Friday, October 11, 2013

Theater Review: The Most Happy Fella -- Goodspeed

Mamie Parris and Bill Nolte. Photo: Diane Sobolewski
Bill Nolte Leads a Delightful Production of The Most Happy Fella!
By Lauren Yarger
Bill Nolte's portrayal of an Italian vineyard owner who wants to get married in early 1950s California is so charming in Goodspeed's production of The Most Happy Fella, that it's hard not to run up on stage at the end of the Frank Loesser musical and propose.

The saga is solidly helmed by Rob Ruggiero with choreography by Parker Esse and despite a book (by Loesser) that sometimes leaps around some huge gaps, this revival is a sweet romance made delightful by Nolte's portrayal of Tony Esposito and a strong performance from Mamie Parris as his love interest, Rosabella.

When Tony first sees Rosabella in the diner where she is a waitress, he is too shy to ask her out, so he leaves her a jeweled tie pin and a note. (The really cool diner set juts out onto the stage decorated with grape vines and trellises that later become Tony's vineyard. Set Design by Michael Schweikardt with lighting by john Lasiter).

A penpal correspondence turns into a marriage proposal with Rosabella arriving in San Francisco's Napa Valley with only a photo of the man she has agreed to spend the rest of her life. Everyone in the town, and all of his workers are happy for the well-liked man who speaks with a heavy accent as he proclaims himself The Most Happy Fella with, "I'm a wanna get married!" except for Tony's sister, Marie (Ann Arvia), who is used to taking care of her brother herself and wonders just how much he knows about Rosabella.

There's another problem that threatens Tony's happiness too: convinced Rosabella never would be interested in an older, rough-around-the-edges guy, he sent her a photo of his much younger, fit and handsome foreman, Joe (Doug Carpenter) instead. Rosabella's arrival and the wedding festivities are harshly interrupted when Tony is severely injured in an accident. She marries him any way, despite the fact that she has is horrified to discover he is so old -- and the fact that she has a sudden, urgent attraction with Joe.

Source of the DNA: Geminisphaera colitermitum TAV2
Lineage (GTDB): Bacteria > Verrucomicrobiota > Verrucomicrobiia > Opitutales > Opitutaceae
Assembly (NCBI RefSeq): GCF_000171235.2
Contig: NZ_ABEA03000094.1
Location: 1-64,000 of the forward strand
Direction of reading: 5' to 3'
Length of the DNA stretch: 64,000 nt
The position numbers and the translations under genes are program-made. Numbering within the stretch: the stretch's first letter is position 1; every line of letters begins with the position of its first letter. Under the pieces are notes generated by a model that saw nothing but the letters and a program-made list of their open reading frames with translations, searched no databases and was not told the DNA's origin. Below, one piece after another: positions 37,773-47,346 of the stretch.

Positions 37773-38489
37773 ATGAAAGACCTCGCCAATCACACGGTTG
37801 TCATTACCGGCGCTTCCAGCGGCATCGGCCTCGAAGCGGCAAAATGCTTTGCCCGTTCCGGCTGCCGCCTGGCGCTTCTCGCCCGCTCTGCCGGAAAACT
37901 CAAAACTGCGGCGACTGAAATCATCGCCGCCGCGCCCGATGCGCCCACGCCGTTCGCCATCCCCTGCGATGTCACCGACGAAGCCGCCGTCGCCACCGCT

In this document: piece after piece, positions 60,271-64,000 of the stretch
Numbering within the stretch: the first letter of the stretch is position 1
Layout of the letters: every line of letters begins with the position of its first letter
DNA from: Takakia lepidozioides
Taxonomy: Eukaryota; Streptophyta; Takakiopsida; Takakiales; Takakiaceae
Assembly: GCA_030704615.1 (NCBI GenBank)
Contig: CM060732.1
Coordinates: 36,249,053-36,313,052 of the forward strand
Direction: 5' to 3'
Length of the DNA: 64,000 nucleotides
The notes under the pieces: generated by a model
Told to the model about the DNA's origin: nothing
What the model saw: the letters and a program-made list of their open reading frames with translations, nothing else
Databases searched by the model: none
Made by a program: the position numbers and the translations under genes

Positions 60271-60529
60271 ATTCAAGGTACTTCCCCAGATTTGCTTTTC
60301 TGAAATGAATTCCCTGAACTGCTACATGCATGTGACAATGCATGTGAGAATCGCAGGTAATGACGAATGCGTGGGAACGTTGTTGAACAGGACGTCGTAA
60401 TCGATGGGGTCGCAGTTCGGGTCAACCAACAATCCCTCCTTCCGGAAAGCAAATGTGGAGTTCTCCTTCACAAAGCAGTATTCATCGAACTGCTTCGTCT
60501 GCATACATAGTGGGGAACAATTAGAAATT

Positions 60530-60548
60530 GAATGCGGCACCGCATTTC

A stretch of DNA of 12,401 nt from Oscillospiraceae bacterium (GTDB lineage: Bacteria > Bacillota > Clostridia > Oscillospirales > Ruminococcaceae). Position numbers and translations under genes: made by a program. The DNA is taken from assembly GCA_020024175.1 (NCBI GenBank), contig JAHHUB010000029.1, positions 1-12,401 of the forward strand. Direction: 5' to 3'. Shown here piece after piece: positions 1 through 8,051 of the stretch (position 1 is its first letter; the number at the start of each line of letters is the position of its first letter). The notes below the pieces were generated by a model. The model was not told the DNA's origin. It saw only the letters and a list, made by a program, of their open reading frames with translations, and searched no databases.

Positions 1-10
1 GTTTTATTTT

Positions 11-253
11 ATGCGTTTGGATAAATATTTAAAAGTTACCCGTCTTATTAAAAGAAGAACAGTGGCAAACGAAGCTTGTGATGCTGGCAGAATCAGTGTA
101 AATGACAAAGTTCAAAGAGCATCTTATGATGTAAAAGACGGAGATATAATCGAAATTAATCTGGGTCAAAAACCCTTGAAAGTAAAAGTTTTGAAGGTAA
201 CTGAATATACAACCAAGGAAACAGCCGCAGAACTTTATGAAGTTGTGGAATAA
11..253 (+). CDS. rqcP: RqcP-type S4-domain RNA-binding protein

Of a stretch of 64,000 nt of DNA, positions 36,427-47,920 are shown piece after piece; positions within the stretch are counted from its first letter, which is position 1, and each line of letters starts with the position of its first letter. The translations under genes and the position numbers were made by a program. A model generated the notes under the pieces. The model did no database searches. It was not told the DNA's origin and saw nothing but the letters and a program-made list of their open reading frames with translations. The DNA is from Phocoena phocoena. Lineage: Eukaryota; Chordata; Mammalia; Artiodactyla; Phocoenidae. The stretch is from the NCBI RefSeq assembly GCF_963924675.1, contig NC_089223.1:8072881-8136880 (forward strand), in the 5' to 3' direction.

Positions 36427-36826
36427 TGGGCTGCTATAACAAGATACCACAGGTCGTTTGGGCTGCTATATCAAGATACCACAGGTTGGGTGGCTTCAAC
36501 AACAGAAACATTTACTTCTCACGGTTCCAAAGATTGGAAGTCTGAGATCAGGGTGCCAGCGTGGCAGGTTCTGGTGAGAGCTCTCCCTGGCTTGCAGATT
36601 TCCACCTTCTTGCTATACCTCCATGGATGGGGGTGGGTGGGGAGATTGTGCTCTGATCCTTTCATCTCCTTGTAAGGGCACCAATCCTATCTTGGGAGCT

In the weeks that follow, Rosabella tries to adjust to caring for Tony and to life in the valley, where the arrival of the postman (John Payonk) causes the whole town to sing and dance with joy. Tony senses her loneliness and offers her waitress friend, Cleo (Natalie Hill), a job. She strikes up a friendship with shy, vulnerable vineyard worker Herman (Kevin Vortmann).

Meanwhile, Rosabella's feelings for Tony begin to deepen and she finally finds the words to tell him that she loves him "Like a Woman Loves a Man" and wants their marriage to become more intimate. A sudden revelation threatens their happiness, however, and Tony wonders whether "She's Gonna Come Home Wit Me."

The singing here is excellent, particularly Nolte's operatic voice and Parris and Carpenter, who sing the overly melody, "Don't Cry." The quartet of Herman, Jake, Clem and Al (Vortmann, Danny Lindgren, Noah Aberlin and Eric Ulloa) delights with "Standing on the Corner," which brings a groan of recognition from the audience as the only song really well known form the score.

The musical is a rollercoaster of emotion. One minute we're smiling a bunch of happy people dancing with excitement (with twirling, if rather bland looking skirts from Costume designer Thomas Charles LeGalley) over swell mozzarella, or singing about the beautiful sunset and the next we're wringing our hands over whether these two will get together and creeping out over that weird obsession Marie has for her brother.

Tony and Rosabella are well developed and we like them and root for them in what is one of the compelling love stories on stage (I'll marry you, Tony -- and please, please, Goodspeed, can you cast him as Tevye in next season's Fiddler??) The other characters are kind of sketched in roughly and the large leaps of what is happening in the story line make us wish someone would revisit this book and fill it out.

The Most Happy Fella plays at Goodspeed's Opera House, 6 Main Street, East Haddam, through Dec. 1. Wednesday at 2 and 7:30 pm, Thursday at 7:30 pm. (with select performances at 2 pm.), Friday at 8 pm, Saturday at 3 and 8 pm and Sunday at 2  pm (with select performances at 6:30 pm). The Thanksgiving week schedule will be Nov. 25 at 2 and 7:30 pm, Nov. 29 at 2 and 8 pm, Nov. 30 at 3 and 8 pm and Dec. 1 at 2 and 6:30 pm.  Tickets: 860-873-8668; goodspeed.org.

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Lauren Yarger with playwright Alfred Uhry at the Mark Twain House. Photo: Jacques Lamarre)

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